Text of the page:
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What usually happens is the employer sends a letter to the employee and the new employer, threatens to sue both, and the employee gets fired from their new job, even where they told the new employer about the non-compete.That’s because, unless you have a contract with the new employer spelling out that you can only be fired for cause, and that the non-compete is known to the employer and is not cause, most states are at-will states. Smart employees consult an attorney before signing a non-compete to be advised of their rights.The following are likely to be considered legitimate business interests in most states that allow non-compete agreements: a. Valuable confidential business or professional information; c.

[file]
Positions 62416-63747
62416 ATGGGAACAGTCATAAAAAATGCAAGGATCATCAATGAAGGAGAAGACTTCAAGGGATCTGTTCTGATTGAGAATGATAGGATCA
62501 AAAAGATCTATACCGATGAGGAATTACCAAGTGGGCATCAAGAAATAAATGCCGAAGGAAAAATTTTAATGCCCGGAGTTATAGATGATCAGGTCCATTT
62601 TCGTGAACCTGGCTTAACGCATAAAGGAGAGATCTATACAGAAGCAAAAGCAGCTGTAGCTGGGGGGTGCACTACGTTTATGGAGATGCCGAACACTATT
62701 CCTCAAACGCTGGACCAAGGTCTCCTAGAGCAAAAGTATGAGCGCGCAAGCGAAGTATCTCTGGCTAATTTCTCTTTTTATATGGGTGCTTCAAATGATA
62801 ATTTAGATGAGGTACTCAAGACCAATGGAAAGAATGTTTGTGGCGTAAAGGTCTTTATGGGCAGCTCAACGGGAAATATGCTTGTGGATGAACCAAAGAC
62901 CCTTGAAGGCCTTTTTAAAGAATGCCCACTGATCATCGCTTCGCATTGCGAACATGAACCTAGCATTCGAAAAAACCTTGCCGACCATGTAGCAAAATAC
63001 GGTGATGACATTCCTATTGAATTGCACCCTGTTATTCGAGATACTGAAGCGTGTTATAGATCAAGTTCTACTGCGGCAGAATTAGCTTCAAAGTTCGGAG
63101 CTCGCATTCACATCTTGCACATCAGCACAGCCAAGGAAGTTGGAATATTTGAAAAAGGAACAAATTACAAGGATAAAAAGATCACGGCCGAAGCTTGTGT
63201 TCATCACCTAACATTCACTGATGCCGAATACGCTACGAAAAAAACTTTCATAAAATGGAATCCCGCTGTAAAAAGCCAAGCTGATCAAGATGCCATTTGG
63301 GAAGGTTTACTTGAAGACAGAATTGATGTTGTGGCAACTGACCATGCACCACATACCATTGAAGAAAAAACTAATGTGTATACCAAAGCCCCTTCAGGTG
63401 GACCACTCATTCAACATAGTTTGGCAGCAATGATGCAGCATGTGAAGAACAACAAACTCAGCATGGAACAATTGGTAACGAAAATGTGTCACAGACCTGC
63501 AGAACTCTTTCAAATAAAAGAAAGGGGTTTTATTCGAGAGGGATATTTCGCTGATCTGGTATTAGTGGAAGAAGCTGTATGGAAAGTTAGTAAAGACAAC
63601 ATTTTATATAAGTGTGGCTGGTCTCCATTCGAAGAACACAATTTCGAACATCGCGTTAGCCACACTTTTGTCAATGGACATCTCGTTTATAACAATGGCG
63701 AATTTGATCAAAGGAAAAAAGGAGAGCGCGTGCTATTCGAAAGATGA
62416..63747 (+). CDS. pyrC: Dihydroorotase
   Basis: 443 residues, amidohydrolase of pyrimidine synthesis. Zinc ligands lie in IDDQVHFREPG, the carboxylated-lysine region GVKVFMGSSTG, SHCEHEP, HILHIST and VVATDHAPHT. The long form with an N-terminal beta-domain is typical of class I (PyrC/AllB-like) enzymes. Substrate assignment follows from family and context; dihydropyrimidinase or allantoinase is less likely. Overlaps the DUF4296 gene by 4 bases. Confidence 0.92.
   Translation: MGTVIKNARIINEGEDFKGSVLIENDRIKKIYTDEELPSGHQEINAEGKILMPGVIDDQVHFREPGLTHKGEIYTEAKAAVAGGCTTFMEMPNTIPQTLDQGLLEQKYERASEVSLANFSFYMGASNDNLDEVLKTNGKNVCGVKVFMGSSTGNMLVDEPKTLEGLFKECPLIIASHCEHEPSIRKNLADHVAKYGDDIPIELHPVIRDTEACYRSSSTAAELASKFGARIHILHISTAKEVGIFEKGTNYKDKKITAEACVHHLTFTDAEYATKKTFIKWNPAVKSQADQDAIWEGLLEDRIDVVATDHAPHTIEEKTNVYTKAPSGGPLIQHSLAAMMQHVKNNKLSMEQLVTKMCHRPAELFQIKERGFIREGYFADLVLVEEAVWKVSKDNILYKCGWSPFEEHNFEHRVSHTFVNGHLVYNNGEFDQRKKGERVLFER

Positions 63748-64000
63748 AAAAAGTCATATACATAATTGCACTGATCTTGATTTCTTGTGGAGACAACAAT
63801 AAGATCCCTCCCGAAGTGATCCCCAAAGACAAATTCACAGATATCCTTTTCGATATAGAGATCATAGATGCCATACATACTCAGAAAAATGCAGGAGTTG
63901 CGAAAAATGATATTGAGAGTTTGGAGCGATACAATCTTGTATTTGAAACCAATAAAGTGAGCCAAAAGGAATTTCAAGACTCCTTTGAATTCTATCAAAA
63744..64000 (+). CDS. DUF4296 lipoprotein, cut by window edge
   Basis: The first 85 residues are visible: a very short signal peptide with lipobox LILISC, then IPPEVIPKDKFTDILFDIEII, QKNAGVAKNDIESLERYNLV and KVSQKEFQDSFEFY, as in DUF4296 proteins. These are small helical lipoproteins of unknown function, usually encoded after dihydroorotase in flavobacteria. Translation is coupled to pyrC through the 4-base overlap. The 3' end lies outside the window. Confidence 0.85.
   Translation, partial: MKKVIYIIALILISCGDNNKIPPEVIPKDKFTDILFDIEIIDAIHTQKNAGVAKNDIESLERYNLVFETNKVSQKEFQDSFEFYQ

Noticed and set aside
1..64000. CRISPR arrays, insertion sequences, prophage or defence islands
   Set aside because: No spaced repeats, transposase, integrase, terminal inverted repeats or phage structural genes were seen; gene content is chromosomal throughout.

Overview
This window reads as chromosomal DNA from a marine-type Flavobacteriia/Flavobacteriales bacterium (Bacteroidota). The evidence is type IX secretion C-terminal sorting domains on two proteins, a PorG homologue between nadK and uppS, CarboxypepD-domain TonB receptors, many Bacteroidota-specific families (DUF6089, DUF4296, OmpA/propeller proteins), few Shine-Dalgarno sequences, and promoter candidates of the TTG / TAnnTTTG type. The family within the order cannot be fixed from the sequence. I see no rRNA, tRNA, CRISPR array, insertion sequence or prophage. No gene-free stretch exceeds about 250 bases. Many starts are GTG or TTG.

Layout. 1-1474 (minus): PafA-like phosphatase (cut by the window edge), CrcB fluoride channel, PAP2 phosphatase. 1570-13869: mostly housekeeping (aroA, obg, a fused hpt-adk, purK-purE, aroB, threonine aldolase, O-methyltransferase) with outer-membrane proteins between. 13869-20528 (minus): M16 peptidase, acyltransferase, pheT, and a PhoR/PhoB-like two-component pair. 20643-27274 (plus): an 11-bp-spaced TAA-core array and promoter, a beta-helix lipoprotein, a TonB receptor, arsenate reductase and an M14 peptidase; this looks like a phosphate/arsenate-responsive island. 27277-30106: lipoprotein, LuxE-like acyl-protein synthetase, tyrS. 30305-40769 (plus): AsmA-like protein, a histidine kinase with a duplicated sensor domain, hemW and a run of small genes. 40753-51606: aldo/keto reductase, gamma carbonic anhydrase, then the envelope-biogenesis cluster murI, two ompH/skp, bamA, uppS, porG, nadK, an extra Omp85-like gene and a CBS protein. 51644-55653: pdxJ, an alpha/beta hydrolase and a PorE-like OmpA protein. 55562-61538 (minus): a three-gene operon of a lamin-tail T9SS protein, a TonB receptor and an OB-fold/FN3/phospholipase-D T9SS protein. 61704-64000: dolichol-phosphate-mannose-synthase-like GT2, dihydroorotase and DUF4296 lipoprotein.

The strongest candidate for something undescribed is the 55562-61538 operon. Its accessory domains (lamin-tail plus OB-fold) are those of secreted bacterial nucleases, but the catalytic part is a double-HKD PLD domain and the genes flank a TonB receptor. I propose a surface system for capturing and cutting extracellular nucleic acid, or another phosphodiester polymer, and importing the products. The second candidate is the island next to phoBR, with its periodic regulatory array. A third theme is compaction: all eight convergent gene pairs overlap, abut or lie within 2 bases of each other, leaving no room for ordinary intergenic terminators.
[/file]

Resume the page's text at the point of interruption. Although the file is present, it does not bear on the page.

I can't give legal advice here about specific situations but will be glad to discuss general issues and try to point you in the right direction.If no state is specified, then it’s probably the state where you work for the employer.